The really notably thing (as evident in the plots and discussed in the summary) is that few of the model runs accurately predict Australian rainfall. Many are wildly off, some with huge variations between different runs of the same model. And some runs predict an increase in rainfall whereas others predict a decrease. (Although the summary in the end does not separate northern Australia where rainfall is generally expected to increase from southern Australia where it is expected to decrease.)

    I would be great if RealClimate could provide a run-down of where we are at with the models including some estimates of how far off we are from having models that produce meaningful regional forecasts.

  40. 140
    Ray Ladbury says:

    Rod B., Essenhigh’s article is pure unadulterated bull pucky from word one. What he’s proposing doesn’t even make sense. Not only should it never have been published, it could be used as fodder for a judgment of noncompis mentis. Think about it Rod. Nearly half the CO2 we produce is still going into the oceans–we are producing more than enough CO2 to account for the rise in CO2 levels. What is more, we know by isotopic composition that the carbon going into the atmosphere is from a fossil source. This Idjit proposes no credible “natural” sources. For God’s sake man, if you are going to claim to be a skeptic, could you at least try to not look so damned gullible!

  41. 141
    Rod B says:

    dhogaza (130), are you then stating that ACS publishes junk? Do you think knowingly? Wouldn’t you think a PhD specializing in energy conversion knows something about CO2 processing?

    If you read my note (better if eyes open…) you might notice my skeptical comment. I think he has the credentials to discuss CO2 lifetimes and shouldn’t be discarded Pavlov style. While I didn’t and can’t explore it further to verify, his foray into climatology in this paper struck me as dubious.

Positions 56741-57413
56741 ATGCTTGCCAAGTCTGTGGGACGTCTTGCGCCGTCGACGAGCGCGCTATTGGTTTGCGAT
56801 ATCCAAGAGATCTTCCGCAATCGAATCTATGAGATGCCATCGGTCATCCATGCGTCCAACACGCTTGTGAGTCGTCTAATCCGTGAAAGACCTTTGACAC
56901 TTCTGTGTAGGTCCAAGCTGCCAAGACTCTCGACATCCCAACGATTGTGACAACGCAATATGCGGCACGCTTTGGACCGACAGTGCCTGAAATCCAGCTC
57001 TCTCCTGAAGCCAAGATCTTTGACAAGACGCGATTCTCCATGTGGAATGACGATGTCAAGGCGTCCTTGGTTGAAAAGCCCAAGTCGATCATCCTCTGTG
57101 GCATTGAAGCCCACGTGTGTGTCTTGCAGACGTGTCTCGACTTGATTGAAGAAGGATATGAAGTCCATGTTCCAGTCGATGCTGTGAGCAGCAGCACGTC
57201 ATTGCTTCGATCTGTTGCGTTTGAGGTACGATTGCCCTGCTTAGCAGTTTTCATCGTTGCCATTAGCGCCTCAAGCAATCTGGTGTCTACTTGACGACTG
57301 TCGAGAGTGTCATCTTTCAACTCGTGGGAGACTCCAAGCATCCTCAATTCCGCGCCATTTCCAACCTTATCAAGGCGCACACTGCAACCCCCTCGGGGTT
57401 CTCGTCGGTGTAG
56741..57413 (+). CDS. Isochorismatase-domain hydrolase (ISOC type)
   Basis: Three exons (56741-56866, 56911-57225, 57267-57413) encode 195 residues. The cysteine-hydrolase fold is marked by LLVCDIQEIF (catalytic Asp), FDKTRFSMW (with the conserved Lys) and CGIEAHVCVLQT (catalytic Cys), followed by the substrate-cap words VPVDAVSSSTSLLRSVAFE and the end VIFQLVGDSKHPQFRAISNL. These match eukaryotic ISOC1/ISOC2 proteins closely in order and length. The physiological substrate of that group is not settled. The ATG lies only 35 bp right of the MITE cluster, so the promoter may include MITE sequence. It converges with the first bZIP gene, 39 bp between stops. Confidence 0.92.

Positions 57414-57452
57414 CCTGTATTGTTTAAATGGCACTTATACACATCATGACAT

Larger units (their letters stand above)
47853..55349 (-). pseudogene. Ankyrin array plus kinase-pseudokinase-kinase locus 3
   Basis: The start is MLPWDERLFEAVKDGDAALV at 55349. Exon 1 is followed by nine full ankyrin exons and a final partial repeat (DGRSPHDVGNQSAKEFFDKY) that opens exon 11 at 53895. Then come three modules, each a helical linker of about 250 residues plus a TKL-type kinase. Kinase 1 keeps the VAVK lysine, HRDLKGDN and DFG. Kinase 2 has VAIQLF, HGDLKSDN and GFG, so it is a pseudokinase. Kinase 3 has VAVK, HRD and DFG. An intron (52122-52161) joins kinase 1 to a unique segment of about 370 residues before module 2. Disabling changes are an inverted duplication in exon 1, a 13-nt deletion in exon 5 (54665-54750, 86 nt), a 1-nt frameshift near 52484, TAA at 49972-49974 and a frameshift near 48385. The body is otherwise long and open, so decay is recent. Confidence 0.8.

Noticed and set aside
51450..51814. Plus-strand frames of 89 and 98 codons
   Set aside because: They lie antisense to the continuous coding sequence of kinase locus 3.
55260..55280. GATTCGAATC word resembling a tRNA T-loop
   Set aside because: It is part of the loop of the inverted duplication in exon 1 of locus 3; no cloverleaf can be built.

To be clean “thingsbreak’s reference” didn’t imply thingsbreak supported it.

  42. 142
    Rod B says:

    John P. Reisman (133), the moderators of RC are pretty objective in their thoughts on peer review. Other posters here though are not, and peer review published history is a requirement for even opening one’s mouth and is often the concluding debate point.

  43. 143
    Doug Bostrom says:

    Robert Bateman 5 August 2009 at 2:10 PM

    [pointless anecdotes redacted]

    “You have to look out for #1, nobody is going to do it for you.
    After Katrina, people should know better.
    If you don’t know the history of climate change in your own area going back 150 years, you had better start looking. Hotly debated science issues and political winds won’t save you.
    It’s every man for himself.”

    Because it’s so incoherently scrawled I’m not 100% sure, but I think in this I’m hearing a classic Libertarian message of romantic buckskin-clad survival of the fittest.

    The reality is that even the toughest Davy Crockett is not going to thrive when his enemies act from a distance, invisibly to him, individually unidentifiable and unaccountable to him, immune to any form of defense or retribution by him. He and perhaps more importantly his children and grandchildren will be the more miserable for trying to live governed only by personal virtue in a sentimentally appealing fantasy world not accessible to real persons.